Another finished item! This one is going up quite late, as I finished it back in August. I took the photos several weeks ago... I don't even think it was fall yet! So there have been two rounds of procrastination on this one. It's a little difficult to remember the sewing process at this point, so sorry for that. Anyway, back to the summertime... I started to have the hankering for a wrap dress and settled on New Look 6674.
I can't remember why I chose this pattern. Looking at it now, it strikes me as plain. Then again, I have been trying to sew more wearable clothing - "cake", if you will. And this dress is casual enough that I should get a lot of wear out of it. And when I wore it to my internship a while back, the other intern asked if we were supposed to dress up. Cake is a relative term, doncha know.
The fabric is a linen/rayon blend from Joann's. I'm still digging usable fabric out of that place, but it sure isn't easy. I really liked this print, though. It reminds me of ikat. I'd like to get my hands on some actual ikat. Anyone know a good place?
I'm a bad seamstress and didn't make a muslin for this. I'm usually a bad seamstress, actually. Instead, I tried to adjust the pattern based on my measurements and reviews I read on the Pattern Review website, and then just cut right into my fabric. This resulted in some unfortunate fit problems which necessitated me taking apart the darts and side seams - which was a real bummer because I had already finished the seams with bias tape. BIG SIGH. Turns out wrap dresses can be tricky to fit? Maybe someday I'll learn. Some others had complained about a gaping neckline on this pattern, which I think is a common wrap dress problem. I redrew the shape of the neckline curve, making it straighter, and I didn't have issues after that. But I'm also in the A-cup club, which also might have helped.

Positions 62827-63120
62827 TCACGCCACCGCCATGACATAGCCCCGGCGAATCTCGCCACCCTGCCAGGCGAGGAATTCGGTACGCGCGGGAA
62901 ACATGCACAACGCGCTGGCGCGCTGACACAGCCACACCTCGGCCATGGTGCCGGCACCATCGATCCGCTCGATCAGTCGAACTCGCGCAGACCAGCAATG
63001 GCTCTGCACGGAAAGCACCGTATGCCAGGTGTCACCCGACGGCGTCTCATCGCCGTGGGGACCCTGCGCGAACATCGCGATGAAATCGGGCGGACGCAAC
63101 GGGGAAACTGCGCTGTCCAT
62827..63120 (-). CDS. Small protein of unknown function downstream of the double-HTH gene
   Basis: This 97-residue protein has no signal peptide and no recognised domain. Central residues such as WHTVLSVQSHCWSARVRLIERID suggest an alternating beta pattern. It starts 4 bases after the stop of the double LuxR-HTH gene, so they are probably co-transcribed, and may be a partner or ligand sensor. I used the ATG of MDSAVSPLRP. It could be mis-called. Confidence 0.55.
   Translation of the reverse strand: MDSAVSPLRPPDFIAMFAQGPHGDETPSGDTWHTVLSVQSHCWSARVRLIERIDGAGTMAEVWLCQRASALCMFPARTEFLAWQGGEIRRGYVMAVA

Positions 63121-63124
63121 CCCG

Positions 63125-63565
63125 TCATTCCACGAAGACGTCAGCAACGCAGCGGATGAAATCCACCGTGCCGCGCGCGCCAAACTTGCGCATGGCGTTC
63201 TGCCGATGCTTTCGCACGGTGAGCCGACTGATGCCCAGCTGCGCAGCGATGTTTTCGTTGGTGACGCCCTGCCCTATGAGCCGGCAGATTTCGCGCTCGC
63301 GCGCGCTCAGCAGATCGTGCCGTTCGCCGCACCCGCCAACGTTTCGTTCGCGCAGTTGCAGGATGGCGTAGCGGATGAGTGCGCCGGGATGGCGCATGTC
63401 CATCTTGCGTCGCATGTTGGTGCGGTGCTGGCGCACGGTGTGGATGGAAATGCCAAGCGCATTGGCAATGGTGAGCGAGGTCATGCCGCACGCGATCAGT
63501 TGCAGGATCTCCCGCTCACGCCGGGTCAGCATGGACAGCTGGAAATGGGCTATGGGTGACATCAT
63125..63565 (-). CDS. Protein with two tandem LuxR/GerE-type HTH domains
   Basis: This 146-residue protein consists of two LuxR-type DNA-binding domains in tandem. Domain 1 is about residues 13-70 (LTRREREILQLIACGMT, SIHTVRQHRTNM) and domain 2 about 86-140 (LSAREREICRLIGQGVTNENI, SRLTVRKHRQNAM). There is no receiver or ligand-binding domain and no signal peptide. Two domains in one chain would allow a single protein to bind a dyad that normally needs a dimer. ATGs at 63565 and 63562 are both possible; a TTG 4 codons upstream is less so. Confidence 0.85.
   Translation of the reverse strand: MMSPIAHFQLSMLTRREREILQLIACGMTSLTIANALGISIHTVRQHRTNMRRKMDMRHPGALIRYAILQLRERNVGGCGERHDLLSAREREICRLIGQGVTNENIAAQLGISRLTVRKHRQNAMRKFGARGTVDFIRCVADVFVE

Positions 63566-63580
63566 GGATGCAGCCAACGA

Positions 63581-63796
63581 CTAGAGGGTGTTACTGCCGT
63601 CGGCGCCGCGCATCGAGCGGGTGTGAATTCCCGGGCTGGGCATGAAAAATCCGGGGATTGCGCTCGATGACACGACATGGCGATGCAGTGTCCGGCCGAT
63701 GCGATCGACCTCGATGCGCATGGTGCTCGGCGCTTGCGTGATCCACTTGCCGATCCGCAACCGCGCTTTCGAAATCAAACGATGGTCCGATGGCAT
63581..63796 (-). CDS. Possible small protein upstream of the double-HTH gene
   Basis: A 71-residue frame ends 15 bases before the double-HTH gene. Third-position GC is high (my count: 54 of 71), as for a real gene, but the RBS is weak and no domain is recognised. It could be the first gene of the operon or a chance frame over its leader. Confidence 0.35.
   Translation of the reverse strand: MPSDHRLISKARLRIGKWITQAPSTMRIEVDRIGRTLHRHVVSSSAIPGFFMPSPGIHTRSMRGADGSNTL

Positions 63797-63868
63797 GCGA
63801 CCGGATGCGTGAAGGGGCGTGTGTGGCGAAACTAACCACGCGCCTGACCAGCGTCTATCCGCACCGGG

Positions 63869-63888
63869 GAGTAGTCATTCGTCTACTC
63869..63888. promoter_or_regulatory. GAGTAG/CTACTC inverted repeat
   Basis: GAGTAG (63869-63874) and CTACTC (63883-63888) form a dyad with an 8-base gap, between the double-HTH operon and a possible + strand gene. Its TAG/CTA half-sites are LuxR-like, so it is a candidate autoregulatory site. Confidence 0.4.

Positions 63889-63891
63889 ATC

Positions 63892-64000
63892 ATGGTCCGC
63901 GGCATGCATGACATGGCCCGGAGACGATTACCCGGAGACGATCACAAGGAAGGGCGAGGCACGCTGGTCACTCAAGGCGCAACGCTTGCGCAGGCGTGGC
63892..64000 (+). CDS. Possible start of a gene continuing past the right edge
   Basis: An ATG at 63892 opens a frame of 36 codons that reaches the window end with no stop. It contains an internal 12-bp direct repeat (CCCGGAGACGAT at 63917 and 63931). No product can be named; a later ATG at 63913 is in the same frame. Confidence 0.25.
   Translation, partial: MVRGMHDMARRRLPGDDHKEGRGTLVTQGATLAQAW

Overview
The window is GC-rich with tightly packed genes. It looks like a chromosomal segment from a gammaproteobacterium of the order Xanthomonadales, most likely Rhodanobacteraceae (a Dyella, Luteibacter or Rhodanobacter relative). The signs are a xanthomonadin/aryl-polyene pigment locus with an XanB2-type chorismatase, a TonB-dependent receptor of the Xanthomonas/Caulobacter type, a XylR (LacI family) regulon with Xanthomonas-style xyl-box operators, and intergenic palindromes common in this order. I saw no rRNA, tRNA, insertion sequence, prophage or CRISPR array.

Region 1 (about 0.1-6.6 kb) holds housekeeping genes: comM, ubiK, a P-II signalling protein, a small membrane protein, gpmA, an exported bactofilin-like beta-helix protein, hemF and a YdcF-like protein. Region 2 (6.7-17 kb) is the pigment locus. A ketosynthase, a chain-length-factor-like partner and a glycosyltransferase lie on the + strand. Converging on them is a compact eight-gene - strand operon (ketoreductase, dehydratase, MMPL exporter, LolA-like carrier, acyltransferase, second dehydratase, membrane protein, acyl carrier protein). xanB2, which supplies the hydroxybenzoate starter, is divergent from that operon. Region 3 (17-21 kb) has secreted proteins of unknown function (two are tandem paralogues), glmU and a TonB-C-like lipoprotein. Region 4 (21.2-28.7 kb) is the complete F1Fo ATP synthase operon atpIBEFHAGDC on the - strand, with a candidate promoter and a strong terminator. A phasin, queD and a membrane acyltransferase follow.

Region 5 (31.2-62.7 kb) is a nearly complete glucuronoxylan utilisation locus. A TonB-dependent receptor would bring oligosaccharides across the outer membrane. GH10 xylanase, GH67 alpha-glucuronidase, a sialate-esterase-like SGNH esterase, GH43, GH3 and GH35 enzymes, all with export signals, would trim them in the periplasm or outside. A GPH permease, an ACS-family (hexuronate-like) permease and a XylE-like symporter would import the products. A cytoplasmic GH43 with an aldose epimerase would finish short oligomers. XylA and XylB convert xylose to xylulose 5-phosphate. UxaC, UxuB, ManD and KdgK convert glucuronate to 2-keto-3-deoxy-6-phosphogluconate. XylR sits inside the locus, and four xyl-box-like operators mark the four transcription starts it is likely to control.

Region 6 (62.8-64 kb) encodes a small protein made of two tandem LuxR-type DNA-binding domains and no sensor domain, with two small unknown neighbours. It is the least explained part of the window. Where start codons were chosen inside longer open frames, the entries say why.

The skirt has an A-line shape which works well for me, but it doesn't have darts in the back and I probably could have used some. Oh well. I don't think it's a big issue.
Aside from not making a muslin, I took another big shortcut on this dress - one which actually worked out okay. I used Steam-a-Seam to hold down the bias tape which I used to finish the neckline, front opening, and sleeves. This stuff is totally cheating... I know! It's like gluing your dress together instead of sewing it. But I just couldn't bear the thought of catch stitching all that bias tape down, and I didn't want a line of stitching all the way around. So far, the stuff has held up... well, with the exception of the sleeves. Those I did have to catch stitch in the end. Steam-a-Seam is no match for holding things down where multiple layers of fabric meet.
I didn't bother with the bow/sash from the pattern, but instead used a vintage button from my stash. Nice match, eh?
Then, just to prove that this dress is a very functional garment, I put it through the "mobility test" ala Steph at 3HoursPast...